MAA

Thiết lập thông tin chính xác, nghiêm túc

SBTN

Đây là bài cuối cùng tôi viết trong năm 2014, một năm thành công trên nhiều mặt. Dưới đây, tôi xin kể một tình huống đã trải qua khi dùng internet để dẫn chứng thêm nhận định về Internet , công cụ vừa mang lại những tiện ích, vừa là mối hiểm họa khó lường. Và bài học rút ra ở đây là gì? Hãy đọc, tiếp thu mọi thứ bằng đầu óc phân tích khôn ngoan, kiểm tra rõ ràng các nguồn và luôn đặt câu hỏi về nội dung. Hãy dừng lại và suy nghĩ trước khi đâm đầu theo hiệu ứng đám đông.

Vào cuối tháng 10, Đài truyền hình truyền thông Sài Gòn (SBTN) ở Garden Grove, CA, USA phát hành một bài viết (Không tìm thấy trang/Page Not Found), trích dẫn bài viết của tôi, kèm theo một danh sách các tổ chức giáo dục bậc cao không được kiểm định tại Mỹ đã được đăng tải ở đây từ năm 2010. Trước khi bài báo này được gỡ xuống (tôi có thể đoán được lý do, nhưng nếu chưa rõ ràng, tôi thiết nghĩ không nên phỏng đoán ở những diễn đàn chung), nó đã có mặt trên rất nhiều các blogs khác nhau và tôi cũng nhận thấy lượng truy cập vào trang blog cá nhân An International Educator in Vietnam tăng lên. Ngoài ra, tôi còn nhận được email cảm ơn về bài viết. Thực ra, danh sách kia được lấy từ 1 bài viết từ năm 2010 của tôi và được tôi cập nhật lại vào năm 2012. Nói cách khác, đó là thông tin đã lỗi thời, được xào lại để sử dụng vào mục đích chính trị . Vậy tại sao lại có việc bài báo này dựa trên những nguồn tin đã lỗi thời nhằm phục vụ các mục đích chính trị khác nhau? Hãy đọc thêm để hiểu rõ hơn về điều này.

Động cơ của bài báo của SBTN là nhằm bắt giữ Hà Văn Thắm, cựu chủ tịch Ocean Bank. Vào năm 2012, ông Thắm đồng ý cho công ty bất động sản Trung Dung vay số tiền 500 tỉ đồng (23,5 triệu đô la) mà không cần thế chấp. Các phương tiện thông tin đại chúng cho rằng công ty Trung Dung có khả năng bị vỡ nợ. Đến cuối năm 2013, tổng giá trị tài sản của ông Thắm đạt đến con số 1500 tỉ đồng (khoảng 70.7 triệu đô la), nâng ông lên vị trí thứ 8 trong số những người giàu nhất trên thị trường chứng khoán, cũng như tỉ phú ngân hàng tính theo giá trị đồng nội tệ.

Trên tài khoản LinkedIn và Wikipedia, ông Thắm nói mình “có bằng cử nhân Đại học Thương mại và bằng thạc sỹ tại trường Đại học Columbia Commonwealth. Ông cũng là tiến sỹ chuyên ngành Quản trị Kinh doanh trường Đại học Công nghệ Paramount”. Cả 2 trường đại học này đều không được cấp chứng nhận kiểm định tại Hoa Kỳ và có tên trong danh sách tôi nói trên, tạo ra một câu chuyện ngoài lề nhanh chóng trở nên rầm rộ trên các diễn đàn, bao gồm cả diễn đàn này. Cũng như nhiều trường hợp khác, nó đơn giản chỉ là một bài viết được SBTN sao chép từ bài blog gốc của tôi, đăng lên và sau đó đã phải gỡ xuống.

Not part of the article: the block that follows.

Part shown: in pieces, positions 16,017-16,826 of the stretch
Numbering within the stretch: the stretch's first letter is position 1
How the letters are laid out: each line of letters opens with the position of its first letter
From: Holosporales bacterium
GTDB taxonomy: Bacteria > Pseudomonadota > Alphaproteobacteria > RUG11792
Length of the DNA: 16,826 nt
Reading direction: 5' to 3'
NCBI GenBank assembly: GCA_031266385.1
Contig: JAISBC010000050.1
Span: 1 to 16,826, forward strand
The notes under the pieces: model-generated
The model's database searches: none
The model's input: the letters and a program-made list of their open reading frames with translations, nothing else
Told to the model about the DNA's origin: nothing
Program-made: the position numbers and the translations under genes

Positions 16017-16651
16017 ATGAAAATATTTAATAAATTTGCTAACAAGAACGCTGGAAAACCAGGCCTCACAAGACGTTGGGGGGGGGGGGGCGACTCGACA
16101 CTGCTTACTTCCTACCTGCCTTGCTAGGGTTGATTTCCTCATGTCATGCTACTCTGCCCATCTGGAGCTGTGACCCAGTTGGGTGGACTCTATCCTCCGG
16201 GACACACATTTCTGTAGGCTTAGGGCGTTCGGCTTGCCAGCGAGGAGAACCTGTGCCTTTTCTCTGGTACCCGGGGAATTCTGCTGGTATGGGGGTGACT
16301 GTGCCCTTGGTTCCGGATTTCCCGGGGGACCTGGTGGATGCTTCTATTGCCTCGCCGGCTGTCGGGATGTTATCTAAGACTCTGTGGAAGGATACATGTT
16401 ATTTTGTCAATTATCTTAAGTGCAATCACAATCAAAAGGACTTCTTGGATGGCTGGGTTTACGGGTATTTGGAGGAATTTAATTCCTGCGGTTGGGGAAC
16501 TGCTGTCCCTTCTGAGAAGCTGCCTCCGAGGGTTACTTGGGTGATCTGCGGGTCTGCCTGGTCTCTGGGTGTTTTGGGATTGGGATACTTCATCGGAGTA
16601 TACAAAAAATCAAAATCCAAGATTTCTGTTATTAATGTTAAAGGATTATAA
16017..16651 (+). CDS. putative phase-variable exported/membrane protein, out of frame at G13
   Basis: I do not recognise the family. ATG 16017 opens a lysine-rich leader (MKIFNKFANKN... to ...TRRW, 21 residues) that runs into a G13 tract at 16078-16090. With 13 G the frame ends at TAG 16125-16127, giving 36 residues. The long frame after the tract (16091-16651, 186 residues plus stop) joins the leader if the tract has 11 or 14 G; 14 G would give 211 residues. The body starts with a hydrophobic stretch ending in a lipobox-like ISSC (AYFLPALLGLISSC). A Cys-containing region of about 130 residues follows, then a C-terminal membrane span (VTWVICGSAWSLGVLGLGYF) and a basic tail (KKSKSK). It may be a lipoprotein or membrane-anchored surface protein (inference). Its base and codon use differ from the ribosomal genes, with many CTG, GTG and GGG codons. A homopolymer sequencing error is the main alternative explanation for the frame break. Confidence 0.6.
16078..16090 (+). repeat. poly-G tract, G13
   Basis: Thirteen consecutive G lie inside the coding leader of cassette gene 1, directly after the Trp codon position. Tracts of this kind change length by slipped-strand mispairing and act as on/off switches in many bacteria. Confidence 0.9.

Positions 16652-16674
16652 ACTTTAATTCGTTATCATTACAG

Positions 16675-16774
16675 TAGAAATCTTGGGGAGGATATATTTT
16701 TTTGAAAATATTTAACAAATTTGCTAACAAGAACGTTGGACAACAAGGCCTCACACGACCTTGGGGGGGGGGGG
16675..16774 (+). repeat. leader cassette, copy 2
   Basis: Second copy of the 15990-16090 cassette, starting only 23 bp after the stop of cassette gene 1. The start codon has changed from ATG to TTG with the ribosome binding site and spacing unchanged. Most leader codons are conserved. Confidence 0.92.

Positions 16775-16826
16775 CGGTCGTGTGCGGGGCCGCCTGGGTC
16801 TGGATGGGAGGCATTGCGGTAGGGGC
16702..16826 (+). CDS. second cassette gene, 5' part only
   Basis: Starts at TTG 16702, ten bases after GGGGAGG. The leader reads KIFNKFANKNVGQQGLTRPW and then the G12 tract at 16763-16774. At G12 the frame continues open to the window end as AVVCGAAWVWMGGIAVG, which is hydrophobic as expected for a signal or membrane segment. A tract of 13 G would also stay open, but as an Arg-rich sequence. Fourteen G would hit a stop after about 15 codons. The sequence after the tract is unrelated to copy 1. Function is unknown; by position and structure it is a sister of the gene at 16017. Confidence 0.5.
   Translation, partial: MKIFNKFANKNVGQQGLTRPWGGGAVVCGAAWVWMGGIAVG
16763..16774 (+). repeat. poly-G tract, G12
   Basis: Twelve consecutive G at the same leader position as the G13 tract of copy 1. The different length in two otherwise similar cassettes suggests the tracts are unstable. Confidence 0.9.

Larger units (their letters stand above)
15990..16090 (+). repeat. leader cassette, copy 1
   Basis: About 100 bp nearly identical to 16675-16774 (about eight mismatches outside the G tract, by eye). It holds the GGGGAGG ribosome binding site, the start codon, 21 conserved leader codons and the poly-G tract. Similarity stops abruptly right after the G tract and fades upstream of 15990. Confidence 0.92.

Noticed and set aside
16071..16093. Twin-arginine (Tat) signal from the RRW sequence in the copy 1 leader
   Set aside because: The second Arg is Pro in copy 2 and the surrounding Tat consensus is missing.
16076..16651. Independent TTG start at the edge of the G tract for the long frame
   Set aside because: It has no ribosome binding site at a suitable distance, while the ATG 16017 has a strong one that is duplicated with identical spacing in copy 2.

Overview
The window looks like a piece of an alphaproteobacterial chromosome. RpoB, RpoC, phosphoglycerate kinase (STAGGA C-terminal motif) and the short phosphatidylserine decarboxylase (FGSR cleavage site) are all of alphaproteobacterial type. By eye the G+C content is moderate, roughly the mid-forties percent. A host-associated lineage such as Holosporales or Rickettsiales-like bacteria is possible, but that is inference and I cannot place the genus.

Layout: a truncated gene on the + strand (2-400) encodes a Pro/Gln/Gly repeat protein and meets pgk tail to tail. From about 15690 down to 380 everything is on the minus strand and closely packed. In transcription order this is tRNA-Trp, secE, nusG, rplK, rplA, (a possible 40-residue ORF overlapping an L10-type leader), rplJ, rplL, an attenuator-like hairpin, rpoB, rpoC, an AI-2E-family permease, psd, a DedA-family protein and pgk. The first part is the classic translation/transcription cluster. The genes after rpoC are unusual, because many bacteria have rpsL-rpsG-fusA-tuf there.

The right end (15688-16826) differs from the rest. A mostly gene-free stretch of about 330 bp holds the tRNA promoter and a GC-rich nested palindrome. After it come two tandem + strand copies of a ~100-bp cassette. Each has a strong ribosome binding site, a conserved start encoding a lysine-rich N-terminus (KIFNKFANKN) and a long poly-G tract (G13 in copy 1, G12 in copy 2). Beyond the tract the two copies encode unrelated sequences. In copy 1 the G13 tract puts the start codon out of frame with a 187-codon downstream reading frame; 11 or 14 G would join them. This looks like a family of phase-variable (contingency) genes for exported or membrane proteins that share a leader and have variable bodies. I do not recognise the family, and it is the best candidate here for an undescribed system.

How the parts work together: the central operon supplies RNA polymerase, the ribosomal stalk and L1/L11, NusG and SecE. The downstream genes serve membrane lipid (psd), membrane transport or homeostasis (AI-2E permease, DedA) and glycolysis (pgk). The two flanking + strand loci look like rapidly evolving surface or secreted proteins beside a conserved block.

diploma-mills-top

Xuất phát từ Quận Cam, Cali, không có gì quá ngạc nhiên nếu như các bài viết của SBTN luôn mang màu sắc chính trị. Ví dụ, họ đưa thông tin sai lệch rằng Bộ Giáo dục và Đào tạo (GD&ĐT – MoET) không lên tiếng gì về vấn đề này, và đổ lỗi cho Chính Phủ Việt Nam đã không có bất kỳ động thái gì. Trên thực tế, như tôi đề cập đến trong một bài viết vào tháng 8 năm 2010, bộ GD&ĐT đã không chấp nhận các chương trình liên kết bất hợp pháp và thông báo sẽ không công nhận bằng cấp của những chương trình liên kết được giảng dạy bởi các trường quốc tế không có chứng nhận kiểm định. Nhân đây, tôi cũng xin nói luôn về vấn đề này:

Dường như đây là một câu chuyện với hồi kết có hậu. Vào tuần thứ 2 của tháng 8, Giáo sư Nguyễn Xuân Vang, Giám đốc ban phát triển Giáo dục Quốc tế của bộ GD&ĐT đã trả lời trong một buổi phỏng vấn rằng những chương trình liên kết không hợp lệ sẽ bị coi là phạm pháp và bộ giáo dục sẽ không công nhận bằng cấp từ các chương trình liên kết giữa Việt Nam và các đối tác nước ngoài không được kiểm định. Theo dõi bản dịch tiếng Anh ở link này: Bộ giáo dục sẽ từ chối các chứng chỉ, bằng cấp được trao bởi những những chương trình liên kết kém chất lượng. Đây là những gì ngài Giáo sư yêu cầu, như liều thuốc giảm đau cho vấn đề xã hội nhức nhối này.

Tôi nhớ đến nhà cựu lãnh đạo cũ của Trung Quốc Deng Xiaoping, người từng nói “Hãy mở cửa sổ ra, hít thở không khí trong lành, đồng thời tiêu diệt hết ruồi muỗi và côn trùng”. Ở Việt Nam,khi mà những cánh cửa đang được mở ra, tôi cảm nhận cũng như nhìn thấy rất rõ những màn chắn được dựng lên bên cạnh những cánh cửa đó, để bảo vệ quyền lợi cho học viên.

Một điểm nữa mà bài báo của SBTN lẽ ra nên nhắc tới, nếu như những người biên tập bỏ đi nhận thức mù mờ , về việc những dịch vụ lừa đảo đang hoạt động(hoặc đã và đang hoạt động) tại Việt Nam đều có trụ sở ở Mỹ. Vậy tại sao chính phủ Mỹ không xây dựng nên một quy chế quốc gia để ngăn cấm các trường Đại học lừa gạt sinh viên, làm ô nhiễm thị trường lao động với những bằng cấp và chứng chỉ giả mạo, làm hoen ố danh tiếng của nền giáo dục bậc cao Hoa Kỳ? SBTN lờ đi thực tế rõ ràng này vì đó không dính vào mục tiêu chính trị của họ.

MAA

NOTE:  This is the Vietnamese version of this 31.12.14 post:  Journalism or Political Ax-Grinding?: Setting the Record Straight